There's also the uncomfortable fact that his wife is, in legend, that very beautiful warrior-woman who showed up to rescue him from the horrors of Midgard, her own home. She's not sure how that plays out in this universe, but she's thinking it would have come down to combat or she would have definitely been slapped after she kissed Thor in front of Sif.
When all is said and done, she's not really sure what she's doing here, with this little crush. She's not the type of girl to fall head over heels for a random stranger, nor does she have a tendency for one-night stands with handsome men. She's all about committed relationships and being on an even playing field – her guy has to be someone she can have a conversation with who won't make her feel too smart for using multisyllabic words in a complex sentence.
Her usual boyfriend is someone from a similar field who has some similar interests. She's not used to warriors.
She's also not used to someone as attractive as Thor being into her AND not being a total tool. That's a new one too.
The entire experience is new and scary – immediate attraction, defying instructions to be with him, spending hours plugging in numbers and slugging through tomes just to earn a glimpse into his life, just to find him and try to understand him just a little bit better.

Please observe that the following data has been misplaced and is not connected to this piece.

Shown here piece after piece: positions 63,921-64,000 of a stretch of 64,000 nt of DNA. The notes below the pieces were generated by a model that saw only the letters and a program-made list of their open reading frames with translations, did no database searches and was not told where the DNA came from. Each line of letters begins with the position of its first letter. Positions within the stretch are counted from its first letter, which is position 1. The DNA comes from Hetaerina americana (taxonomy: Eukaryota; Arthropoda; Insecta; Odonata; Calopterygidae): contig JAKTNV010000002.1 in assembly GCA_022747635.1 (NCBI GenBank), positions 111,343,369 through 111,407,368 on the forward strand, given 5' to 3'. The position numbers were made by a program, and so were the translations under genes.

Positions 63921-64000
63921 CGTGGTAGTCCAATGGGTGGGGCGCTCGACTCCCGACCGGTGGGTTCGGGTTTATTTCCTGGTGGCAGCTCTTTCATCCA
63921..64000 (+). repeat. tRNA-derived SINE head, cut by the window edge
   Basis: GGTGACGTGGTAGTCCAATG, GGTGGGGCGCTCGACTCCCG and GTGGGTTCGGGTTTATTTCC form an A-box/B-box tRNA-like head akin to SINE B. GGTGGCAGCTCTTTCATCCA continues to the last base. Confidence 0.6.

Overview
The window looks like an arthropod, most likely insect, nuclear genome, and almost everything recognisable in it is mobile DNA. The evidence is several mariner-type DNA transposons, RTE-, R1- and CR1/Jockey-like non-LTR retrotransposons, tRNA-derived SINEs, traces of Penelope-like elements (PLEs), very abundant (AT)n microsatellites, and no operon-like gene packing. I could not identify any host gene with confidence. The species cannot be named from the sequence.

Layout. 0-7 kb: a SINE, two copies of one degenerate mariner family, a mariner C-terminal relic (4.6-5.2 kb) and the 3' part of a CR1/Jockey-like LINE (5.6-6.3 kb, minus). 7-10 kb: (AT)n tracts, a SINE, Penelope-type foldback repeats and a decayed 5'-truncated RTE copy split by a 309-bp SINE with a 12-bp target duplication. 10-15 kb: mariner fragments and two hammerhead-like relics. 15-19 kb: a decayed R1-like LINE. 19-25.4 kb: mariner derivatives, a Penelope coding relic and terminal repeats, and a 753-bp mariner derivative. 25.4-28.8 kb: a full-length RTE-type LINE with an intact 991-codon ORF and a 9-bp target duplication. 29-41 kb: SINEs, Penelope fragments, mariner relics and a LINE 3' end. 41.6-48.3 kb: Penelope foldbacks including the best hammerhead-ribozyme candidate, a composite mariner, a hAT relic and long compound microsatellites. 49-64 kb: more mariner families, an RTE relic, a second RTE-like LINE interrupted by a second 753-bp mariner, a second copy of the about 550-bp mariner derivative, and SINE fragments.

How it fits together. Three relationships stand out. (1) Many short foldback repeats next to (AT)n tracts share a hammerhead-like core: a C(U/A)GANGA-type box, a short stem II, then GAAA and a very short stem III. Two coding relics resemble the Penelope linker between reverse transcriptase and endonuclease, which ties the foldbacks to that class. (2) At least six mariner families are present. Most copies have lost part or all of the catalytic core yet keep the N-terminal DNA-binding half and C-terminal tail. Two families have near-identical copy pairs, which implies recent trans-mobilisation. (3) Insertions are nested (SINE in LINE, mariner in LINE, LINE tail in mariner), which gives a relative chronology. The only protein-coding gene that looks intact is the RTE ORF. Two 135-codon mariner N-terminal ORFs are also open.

There's also a small part of her that screams "It's totally worth it" even if the fruits of her labors don't reinforce this point.
Its day 258 and the desert nights are at their coldest yet.
Darcy drags her out to the bar with the promise of "beers and bros" even though it's only the beers that Jane wants.
It's not that she's lusting over Thor still – it's that the small-town population here is nowhere near as appealing as he is/was/could possibly be.
They get a few beers, and play some pool, pretending to be pool-sharks but failing miserably at it. They drink and laugh and for the first time in what feels like forever, she really is having fun.
They stumble back to the lab, and somehow manage to climb up to the roof. Jane makes a fire in the pit as Darcy collapses into his chair, though Jane doesn't grumble too much.
"So how much time do you spend up here, looking at the stars?" Darcy asks, innocent curiosity in her voice.
"Enough," Jane admits, sitting back into the lawn chair. It creaks under her weight, but not as much as it did under his.
"Do you really think he's coming back?" Darcy is gazing out into space and Jane follows suit, but she knows her friend doesn't see the stars as balls of gas or doesn't wonder about bridges to other dimensions through theoretical wormholes. To Darcy, the stars are pretty and oh so bright out here in the middle of nowhere Puente Antiguo, and Jane takes a moment to stop and think about the beauty instead of the science.
Jane sighs. "Maybe. I hope so."
There's a pause. "Do you think you can bring him back?" Darcy asks.
Jane doesn't answer her question.
She's started to go running in the morning, enjoying the feel of cool air on her face before the sun fully rises and the valley bakes in its relentless heat. The pounding of her feet against the pavement and her breathing are almost mechanical as she runs past the diner and through the town square, clearing her mind of all her worries. Running is when she's most peaceful, when she's listening to her body instead of her troublesome mind.